Given Pep Guardiola’s reputation as modern football management’s great progressor, the extraordinary form of Robert Lewandowski offers at least a nod in the direction of irony. Cast aside your false nines! Pooh-pooh your team of midfielders! Call the catwalks of Milan – the old-fashioned No. 9 is back in fashion.
Bayern Munich’s current dominance is all-encompassing. So far this season in the Bundesliga and Champions League they are scoring at a rate of a goal every 27 minutes. They’re conceding one goal for almost three matches played. If the league title was not already secured in July, then it is over now. Nine games played, nine wins. Every other club sees second as a success story, staring up at the Allianz Arena through their glass ceiling.
It is Lewandowski, archetypal front man of football’s last mini-generation, who is taking Bayern Munich to greater heights this season. He has scored 16 times in 846 minutes for his club, and six more for Poland to equal the European Championship qualifying record. Yes, David Healy’s record.
Lewandowski is an awkward leading actor. There is something extraordinarily ordinary about him, an image that sits somewhere between pensions advisor and semi-successful recruitment consultant. European football’s top scorer has no air of mystique, nor the physical presence of many modern stars. Despite only being six feet tall, the Pole looks gangly thanks to his wiry physique. Is this the first recorded case of geographical determinism?
There is also no one aspect of Lewandowski’s game that sets him apart from the rest. His potential has been realised and maximised not through magic formula or physical advantage, but far more recognisable characteristics like hard work. This is just a centre-forward doing what a centre-forward should do, but doing it better than any other in the world.
Lewandowski’s overwhelming normality is reflected in his reputation. This is a striker who has moved for less than €5 million in his career, signed on a free transfer by Bayern at least as much to weaken a rival as strengthen themselves. Even in February, when rumours of Manchester United interest surfaced, £30m was the maximum price mentioned. Until the last fortnight, this was not a name that left a trail of stardust in its wake.
Focusing on anything other than Lewandowski’s recent goal record may be ignoring the large elephant in a very small dressing-room, but it is a different attribute entirely that most at Bayern Munich prefer to dwell upon.
“He’s a model professional,” says CEO Karl-Heinz Rumenigge. “He gets through a great deal of work for the team and he uses his physique to optimal effect, even though he’s not actually that big.” Sporting director Matthias Sammer makes the same point: “He thoroughly deserved those goals – he fought hard in training and worked hard.”
Even Javi Martinez, waxing lyrical on Lewandowski’s recent goal avalanche, took care to praise the other side to his game. “Lewandowski is the best striker in the world right now,” the Spain international said. “He does not only score a lot of goals, but always helps the team defensively as well.”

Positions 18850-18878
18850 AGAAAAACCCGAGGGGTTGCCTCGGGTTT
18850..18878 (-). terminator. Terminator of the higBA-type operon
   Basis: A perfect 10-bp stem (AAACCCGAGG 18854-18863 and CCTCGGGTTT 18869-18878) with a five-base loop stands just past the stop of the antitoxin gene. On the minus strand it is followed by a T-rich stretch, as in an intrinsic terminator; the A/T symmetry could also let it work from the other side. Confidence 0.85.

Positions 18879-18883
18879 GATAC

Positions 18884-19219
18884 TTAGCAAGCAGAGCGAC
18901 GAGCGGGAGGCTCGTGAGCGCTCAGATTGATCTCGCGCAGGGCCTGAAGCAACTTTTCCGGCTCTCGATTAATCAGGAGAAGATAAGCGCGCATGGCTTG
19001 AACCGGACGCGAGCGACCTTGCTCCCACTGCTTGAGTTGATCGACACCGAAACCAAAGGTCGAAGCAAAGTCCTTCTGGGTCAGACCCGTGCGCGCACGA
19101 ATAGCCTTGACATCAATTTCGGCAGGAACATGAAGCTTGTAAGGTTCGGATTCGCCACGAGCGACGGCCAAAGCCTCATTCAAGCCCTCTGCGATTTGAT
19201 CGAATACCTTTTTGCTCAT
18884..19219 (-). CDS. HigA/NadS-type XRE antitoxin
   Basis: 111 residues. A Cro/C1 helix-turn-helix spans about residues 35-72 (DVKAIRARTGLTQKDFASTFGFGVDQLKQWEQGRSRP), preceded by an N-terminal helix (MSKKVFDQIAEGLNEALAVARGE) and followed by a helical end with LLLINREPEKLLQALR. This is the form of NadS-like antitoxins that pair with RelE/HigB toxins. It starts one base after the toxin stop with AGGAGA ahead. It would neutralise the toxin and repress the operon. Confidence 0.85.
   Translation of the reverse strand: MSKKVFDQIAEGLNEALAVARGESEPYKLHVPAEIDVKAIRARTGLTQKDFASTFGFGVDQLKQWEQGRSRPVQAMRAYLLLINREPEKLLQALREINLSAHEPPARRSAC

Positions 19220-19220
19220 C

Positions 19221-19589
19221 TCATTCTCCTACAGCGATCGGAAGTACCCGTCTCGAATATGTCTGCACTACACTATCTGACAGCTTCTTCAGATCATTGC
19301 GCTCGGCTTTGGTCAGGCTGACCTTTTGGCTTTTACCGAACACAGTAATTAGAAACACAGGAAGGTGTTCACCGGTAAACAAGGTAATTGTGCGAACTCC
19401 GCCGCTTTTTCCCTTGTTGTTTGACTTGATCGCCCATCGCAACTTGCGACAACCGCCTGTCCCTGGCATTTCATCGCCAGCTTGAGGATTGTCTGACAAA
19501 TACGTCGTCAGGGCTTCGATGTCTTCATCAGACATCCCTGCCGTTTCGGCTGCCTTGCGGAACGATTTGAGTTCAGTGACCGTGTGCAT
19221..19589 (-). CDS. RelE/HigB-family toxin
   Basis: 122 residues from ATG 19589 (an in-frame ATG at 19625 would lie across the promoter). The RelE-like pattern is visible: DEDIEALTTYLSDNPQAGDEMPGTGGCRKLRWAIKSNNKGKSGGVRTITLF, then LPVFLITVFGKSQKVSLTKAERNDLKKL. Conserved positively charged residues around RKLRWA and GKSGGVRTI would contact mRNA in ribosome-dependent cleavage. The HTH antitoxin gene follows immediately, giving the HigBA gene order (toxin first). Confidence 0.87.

Brought up as a devout Catholic, Lewandowski’s youth coaches were all impressed by his focus and commitment. If the bountiful fruit is now in season, the seeds were sown in the preparation and work ethic. It’s something the striker puts down to his difficult upbringing: “My father died when I was 16,” he told BILD. “His death was the toughest time for me. Suddenly, I was the man of the house and had to be a grown-up. The memory of my father still drives me on.”
If there was an anecdote to epitomise this personality trait, it came after the Champions League semi-final in 2013. Having scored all four goals as Borussia Dortmund eliminated Real Madrid, Lewandowski was asked about his performance. “The final is all that counts,” was his simple message. The Pole is a team player in every sense.
Lewandowski’s astonishing recent goalscoring run has coincided with injuries to Franck Ribery and Arjen Robben, but this is no accident. Despite being picked as nominal wingers, Robben and Ribery much prefer to cut inside and shoot than head to the byline and cross. Robben averaged 4.7 shots per 90 minutes last season (more than any other Bundesliga player); Lewandowski just 3.8.
Without Bayern’s armed ‘Robbery’, Kingsley Coman and Douglas Costa have stepped into the breach. Having two typical wingers has increased the number of crosses into the box and thus the opportunities. From 3.8 shots per game last season to 5.1 per game this.
“With Douglas Costa and Coman on the wings, there are lots of crosses and therefore lots of chances,” Lewandowski told ESPN. “It also helps that Thomas Müller is playing very closely to me, like a second striker. It’s hard to keep the ball when you’re up against four defenders and two holding midfielders by yourself. It’s easier with somebody next to you, somebody you can combine with.”
Yet this is no new phenomenon. Since the beginning of the 2011/12 season, only Lionel Messi, Cristiano Ronaldo and Zlatan Ibrahimovic have scored more goals in Europe’s top five leagues than Lewandowski, and for three of those seasons he wasn’t even playing for the league’s strongest team. Under the radar, again.
Situated next to that high-profile podium of football glamour, just to the left of centre, stands an unassuming forward. Looks should not be deceiving. There may be no hint of superstardom, but Robert Lewandowski is European football’s other outstanding forward. The ‘other’ in that sentence is becoming increasingly defunct.